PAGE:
Electronic Medical Records Adoption Model for Europe leads trusts through digitalisation process to meet government\'s 2018 deadline
NHS trusts struggling to introduce paper-free record and referral systems before the Government’s 2018 deadline are being offered support with the publication of a best practice guide that gives step-by-step instructions to deploying digital solutions.
The Electronic Medical Records Adoption Model for Europe (EMRAM) provides a blueprint for transforming healthcare through the introduction of innovative IT solutions and has been based on an earlier version designed for the US and Canada.
It takes trusts through seven critical stages, at the end of which they will no longer be using paper charts to deliver and manage patient care, instead utilising a mix of discrete data, document images and medical images within their electronic medical record environment. In addition, clinical data warehouses will be able to analyse patterns of clinical data to improve quality of care, and patient safety and clinical information will be readily shared via standardised electronic transactions.
Achieving this level of integration and such a high level of data security represents a milestone in healthcare
This is in line with the Government’s plans to revolutionise NHS systems and comes just weeks after England’s Health Secretary, Jeremy Hunt, ruled that the NHS will be completely paperless by the end of 2018.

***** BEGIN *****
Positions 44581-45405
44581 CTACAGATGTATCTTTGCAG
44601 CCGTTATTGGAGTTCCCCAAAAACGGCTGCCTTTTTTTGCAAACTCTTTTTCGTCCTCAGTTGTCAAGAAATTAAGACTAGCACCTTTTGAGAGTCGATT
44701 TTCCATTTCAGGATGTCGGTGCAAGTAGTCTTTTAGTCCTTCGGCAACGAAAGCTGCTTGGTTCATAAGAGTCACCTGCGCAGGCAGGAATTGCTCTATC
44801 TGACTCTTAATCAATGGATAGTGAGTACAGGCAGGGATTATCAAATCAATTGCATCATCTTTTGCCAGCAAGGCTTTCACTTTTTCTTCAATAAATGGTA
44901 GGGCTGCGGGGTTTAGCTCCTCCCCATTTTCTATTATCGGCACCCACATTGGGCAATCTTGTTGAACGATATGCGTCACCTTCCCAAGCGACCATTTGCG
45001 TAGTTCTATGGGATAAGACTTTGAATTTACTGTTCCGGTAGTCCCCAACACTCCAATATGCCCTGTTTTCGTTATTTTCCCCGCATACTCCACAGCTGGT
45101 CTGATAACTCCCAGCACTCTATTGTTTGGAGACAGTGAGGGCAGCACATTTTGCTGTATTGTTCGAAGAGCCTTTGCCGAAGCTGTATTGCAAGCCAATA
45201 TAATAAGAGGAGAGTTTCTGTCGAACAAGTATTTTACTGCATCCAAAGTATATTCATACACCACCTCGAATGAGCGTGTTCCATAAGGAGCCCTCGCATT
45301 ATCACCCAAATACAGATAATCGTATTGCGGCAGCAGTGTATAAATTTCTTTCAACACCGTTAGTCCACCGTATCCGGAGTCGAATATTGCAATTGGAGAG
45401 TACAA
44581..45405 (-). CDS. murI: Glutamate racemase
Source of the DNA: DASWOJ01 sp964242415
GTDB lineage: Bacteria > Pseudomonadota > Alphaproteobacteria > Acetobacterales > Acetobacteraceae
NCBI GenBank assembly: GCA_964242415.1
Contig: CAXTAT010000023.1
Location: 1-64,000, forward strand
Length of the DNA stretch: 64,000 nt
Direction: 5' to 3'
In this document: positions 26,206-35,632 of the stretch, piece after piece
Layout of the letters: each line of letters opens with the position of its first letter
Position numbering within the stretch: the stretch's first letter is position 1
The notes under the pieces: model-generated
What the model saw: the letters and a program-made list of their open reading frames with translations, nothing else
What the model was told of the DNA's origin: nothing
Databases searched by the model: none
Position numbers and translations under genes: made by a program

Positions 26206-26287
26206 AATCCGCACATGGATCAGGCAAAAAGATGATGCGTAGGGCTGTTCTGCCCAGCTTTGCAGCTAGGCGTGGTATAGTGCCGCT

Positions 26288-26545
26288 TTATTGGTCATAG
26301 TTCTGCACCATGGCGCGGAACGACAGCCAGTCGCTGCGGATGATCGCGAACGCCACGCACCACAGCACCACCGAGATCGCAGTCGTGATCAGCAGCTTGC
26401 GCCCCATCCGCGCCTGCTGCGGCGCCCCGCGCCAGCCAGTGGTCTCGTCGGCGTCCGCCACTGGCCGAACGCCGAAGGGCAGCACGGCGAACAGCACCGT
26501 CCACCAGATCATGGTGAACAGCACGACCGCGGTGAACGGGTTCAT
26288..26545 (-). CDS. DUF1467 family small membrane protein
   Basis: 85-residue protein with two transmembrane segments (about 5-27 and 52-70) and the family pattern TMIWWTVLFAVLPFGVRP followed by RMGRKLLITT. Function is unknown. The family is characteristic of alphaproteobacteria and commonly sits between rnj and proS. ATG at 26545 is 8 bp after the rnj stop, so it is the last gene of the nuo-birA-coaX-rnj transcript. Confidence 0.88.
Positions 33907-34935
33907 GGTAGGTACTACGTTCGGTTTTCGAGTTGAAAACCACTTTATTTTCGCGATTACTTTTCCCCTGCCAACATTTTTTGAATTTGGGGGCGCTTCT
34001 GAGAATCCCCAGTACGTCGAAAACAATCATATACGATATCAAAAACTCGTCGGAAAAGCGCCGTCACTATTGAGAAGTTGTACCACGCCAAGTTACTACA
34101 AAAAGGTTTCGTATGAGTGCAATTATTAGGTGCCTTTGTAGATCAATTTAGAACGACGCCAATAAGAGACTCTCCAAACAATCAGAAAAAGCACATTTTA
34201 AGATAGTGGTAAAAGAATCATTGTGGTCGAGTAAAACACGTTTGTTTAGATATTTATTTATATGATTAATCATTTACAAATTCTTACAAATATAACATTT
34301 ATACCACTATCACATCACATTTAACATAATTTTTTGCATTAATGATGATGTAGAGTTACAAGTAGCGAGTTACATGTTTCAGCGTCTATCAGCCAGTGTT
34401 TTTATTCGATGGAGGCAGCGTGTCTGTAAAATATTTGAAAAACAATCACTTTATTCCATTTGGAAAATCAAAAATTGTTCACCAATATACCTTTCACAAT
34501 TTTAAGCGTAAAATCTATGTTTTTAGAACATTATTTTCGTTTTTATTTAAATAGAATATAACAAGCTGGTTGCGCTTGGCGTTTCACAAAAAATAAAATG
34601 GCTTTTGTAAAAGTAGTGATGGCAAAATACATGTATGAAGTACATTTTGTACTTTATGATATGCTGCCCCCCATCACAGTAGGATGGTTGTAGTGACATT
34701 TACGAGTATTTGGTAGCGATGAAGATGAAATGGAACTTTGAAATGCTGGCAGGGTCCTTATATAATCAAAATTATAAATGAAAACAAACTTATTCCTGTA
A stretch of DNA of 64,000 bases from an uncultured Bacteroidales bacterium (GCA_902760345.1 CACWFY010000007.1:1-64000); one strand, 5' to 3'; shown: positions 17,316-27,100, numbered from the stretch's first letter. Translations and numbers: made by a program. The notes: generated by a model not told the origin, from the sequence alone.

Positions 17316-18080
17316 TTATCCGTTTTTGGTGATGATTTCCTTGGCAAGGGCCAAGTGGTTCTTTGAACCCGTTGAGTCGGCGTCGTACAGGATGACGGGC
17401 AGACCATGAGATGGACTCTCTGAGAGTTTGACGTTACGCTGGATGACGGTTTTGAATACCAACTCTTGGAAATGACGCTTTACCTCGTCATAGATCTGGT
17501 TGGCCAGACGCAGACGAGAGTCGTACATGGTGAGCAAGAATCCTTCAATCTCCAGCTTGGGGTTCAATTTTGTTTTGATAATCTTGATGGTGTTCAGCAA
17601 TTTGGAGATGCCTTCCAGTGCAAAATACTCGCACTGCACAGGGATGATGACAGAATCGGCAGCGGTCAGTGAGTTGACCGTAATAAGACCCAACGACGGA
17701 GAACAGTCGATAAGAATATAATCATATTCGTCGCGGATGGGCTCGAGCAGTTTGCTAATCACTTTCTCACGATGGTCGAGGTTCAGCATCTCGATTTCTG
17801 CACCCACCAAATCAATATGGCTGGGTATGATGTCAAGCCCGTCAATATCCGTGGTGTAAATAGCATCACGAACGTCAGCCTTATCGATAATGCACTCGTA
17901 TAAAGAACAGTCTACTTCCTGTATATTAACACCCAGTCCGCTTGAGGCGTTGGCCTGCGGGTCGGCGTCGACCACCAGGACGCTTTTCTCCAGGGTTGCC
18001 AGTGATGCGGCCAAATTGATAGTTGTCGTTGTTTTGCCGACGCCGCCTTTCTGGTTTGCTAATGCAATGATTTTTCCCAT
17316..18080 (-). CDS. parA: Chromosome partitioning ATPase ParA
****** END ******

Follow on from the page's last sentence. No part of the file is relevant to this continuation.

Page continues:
While some forward-thinking trusts have already made inroads into this, others are at the very beginning of the journey and are worried they will not be able to meet the deadline.
The EMRAM has been developed by HIMSS Analytics Europe and has already seen its first success, with Germany’s University Medical Center Hamburg-Eppendorf (UKE) achieving the top rating recognising a totally paperless medical record environment.
In just three years it has implemented a hospital-wide IT system based on Soarian Clinicals and Soarian Health Archive from Siemens that allows the entire continuum of care to be managed through an electronic patient record.
“The University Hospital of Hamburg Eppendorf provides a blueprint for transforming healthcare through IT,” said Uwe Buddrus, chief executive of HIMSS Analytics Europe.
“Paper is now superfluous and the benefits are apparent on several levels. Thanks to IT systems, patient healthcare can now be delivered more quickly and to a higher standard.”
Technology that delivers the right information, about the right patient, to the right clinician, at the right time is crucial to transform healthcare services
Dr Peter Gocke, head of IT at UWE, added: "The electronic patient record enables us to handle all patient documentation free of the restrictions of a paper-based environment and independently of location.
“Achieving this level of integration and such a high level of data security represents a milestone in healthcare. At the same time the best possible framework is in place for a future in which telemedicine will play a much greater role.”
Through the EMRAM, NHS trusts will be able to identify their level of EMR capability, ranging from limited ancillary department systems at Stage 1, through to a paper-free EMR environment at Stage 7. Having such a measure in place makes it possible for hospitals to assess how close they are to being paper-free in the run up to 2018.
Stages 1-5 require self audit and a focus on the implementation of suitable software. Stages 6 and 7 have an emphasis on how the software is being used to improve processes and achievement of Stage 7 is subject to an on-site visit carried out by HIMSS to assess these processes.